January 1, 1745

1745 January 1 (Tuesday).  We began the Year with a Little Association at our House.  Reverend Ministers [Messrs.?] Cushing, Stone and Smith came up and din’d with me, and Smok’d a Pipe.  P.M. There were Two Things I wanted the Thoughts of my Brethren in the Ministry upon.  My Circumstances in Westborough at this present Day — as the Town are like to Violate and Destroy the Covenant and Contract which has hitherto been between us.  And there are Two Meetings before us, to be within a few Days.  A Precinct Meeting to be on the Thursday and a Town Meeting (which is to be partly at my Request) next Monday.  I was not willing that there Should be Such Affairs as these transacting among us without acquainting my Friends about Me therewith and Consulting them thereon.  This therefore I did.  Another Thing was I found there was like to be some Difficulty arising if I ask’d Mr. Jenison[1] to preach for me, or if I Should recommend him to our North side or Countenance his preaching there as in Years past.  Mr. Smith in particular had told me that for himself he Should not ask him — and he conceiv’d that Mr. Cushing would refuse to likewise nor merely on account of his living from his Wife (which had but a bad aspect) but on account of other Conduct in divers respects.  This was therefore talk’d over at my House and all present discover’d their sentiments and their Resolutions, which were that he ought to be refus’d, untill those Matters complain’d of were clear’d up — and they engag’d to second and strengthen me if I found it needful to begin with him in a faithful Discovery of My Mind to him.  But N.B. some unhappy Contrast between Mr. Smith and me at Table on the Score of Mr. Hall, and his Letter concerning the revival of Religion in Sutton inserted in the Christian History.  At Evening before Mr. Cushing went away I sent my Desire to Mr. Jenison to come and sup with me, Which gave me Opportunity, as it did also Mr. Cushing to deal freely with him; and we improv’d it as we were able.  And as far as was discoverable he took it well and was thankfull.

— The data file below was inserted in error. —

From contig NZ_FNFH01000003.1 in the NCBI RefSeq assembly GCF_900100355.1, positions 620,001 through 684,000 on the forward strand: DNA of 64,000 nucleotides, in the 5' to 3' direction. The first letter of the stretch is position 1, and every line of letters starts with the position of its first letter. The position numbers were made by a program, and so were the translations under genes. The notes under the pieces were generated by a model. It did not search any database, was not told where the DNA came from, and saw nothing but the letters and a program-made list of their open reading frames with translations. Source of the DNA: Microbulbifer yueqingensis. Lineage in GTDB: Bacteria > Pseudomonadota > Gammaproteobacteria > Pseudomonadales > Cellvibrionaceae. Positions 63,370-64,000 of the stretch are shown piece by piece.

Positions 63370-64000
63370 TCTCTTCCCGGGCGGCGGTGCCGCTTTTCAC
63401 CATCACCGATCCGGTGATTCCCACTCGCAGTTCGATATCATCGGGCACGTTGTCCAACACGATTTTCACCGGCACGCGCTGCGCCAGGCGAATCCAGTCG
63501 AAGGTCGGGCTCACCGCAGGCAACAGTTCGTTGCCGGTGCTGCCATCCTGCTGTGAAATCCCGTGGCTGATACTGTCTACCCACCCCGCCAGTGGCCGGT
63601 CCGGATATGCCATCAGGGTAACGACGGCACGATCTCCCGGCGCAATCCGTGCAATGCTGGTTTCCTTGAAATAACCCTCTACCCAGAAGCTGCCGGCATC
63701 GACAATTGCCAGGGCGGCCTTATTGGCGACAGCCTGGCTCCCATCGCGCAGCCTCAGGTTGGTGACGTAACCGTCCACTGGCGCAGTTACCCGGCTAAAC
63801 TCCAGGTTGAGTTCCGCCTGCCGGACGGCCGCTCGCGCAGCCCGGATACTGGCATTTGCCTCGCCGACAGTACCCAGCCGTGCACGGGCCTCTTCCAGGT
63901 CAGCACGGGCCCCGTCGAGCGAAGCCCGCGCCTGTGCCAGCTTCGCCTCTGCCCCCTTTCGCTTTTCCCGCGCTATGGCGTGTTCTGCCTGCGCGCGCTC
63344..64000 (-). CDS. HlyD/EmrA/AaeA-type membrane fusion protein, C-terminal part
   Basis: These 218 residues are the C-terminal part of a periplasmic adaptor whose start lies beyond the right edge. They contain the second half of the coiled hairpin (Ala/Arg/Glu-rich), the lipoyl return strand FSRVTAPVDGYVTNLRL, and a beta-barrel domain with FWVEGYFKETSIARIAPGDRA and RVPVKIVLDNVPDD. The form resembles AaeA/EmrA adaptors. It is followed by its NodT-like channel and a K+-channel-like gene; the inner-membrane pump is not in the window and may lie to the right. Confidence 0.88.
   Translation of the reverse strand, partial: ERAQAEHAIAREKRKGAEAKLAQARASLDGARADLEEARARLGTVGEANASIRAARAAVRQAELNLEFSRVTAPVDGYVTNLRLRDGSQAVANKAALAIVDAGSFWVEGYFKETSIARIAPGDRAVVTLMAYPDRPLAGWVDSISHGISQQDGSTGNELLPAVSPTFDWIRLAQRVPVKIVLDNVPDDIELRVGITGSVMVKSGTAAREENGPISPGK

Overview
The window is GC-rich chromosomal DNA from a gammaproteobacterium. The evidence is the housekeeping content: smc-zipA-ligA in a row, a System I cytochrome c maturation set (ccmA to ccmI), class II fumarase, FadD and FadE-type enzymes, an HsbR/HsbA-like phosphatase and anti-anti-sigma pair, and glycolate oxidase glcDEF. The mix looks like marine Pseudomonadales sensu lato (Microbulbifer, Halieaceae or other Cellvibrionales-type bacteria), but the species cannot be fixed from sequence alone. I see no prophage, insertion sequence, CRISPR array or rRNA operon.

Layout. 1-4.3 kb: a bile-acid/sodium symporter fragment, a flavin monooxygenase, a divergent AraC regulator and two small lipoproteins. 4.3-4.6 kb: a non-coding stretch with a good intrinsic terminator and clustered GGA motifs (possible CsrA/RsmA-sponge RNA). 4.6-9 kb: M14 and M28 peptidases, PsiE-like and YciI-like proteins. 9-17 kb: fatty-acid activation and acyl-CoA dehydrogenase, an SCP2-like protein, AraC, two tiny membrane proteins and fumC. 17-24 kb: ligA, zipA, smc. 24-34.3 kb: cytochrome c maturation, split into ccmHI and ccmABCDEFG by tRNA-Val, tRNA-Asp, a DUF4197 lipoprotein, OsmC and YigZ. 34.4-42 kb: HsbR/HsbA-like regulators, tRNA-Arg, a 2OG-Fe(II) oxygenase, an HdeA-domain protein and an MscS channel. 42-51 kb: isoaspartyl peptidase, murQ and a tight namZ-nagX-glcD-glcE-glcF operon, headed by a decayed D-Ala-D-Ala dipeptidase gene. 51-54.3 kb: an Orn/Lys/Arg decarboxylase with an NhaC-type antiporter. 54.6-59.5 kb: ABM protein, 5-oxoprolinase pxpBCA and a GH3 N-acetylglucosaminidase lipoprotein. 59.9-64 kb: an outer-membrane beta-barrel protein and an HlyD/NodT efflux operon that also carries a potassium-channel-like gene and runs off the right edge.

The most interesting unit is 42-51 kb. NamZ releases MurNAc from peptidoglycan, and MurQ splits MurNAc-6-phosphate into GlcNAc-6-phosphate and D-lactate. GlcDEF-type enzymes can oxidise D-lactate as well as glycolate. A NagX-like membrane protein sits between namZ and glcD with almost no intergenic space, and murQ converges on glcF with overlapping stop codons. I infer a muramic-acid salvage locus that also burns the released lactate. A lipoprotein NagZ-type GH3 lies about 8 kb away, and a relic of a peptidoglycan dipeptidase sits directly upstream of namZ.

[1]William Jenison (HC 1724) had been dismissed by the East Parish of Salem in 1736. Thereafter he had taught in Lexington, Worcester, Lunenburg, and Westborough. Jenison was eccentric and intemperate, was not living with his wife, and was opposed “on account of other conduct in divers respects” (see entry for April 23).   SHG7:371-374; Allen, Worcester Association, 28.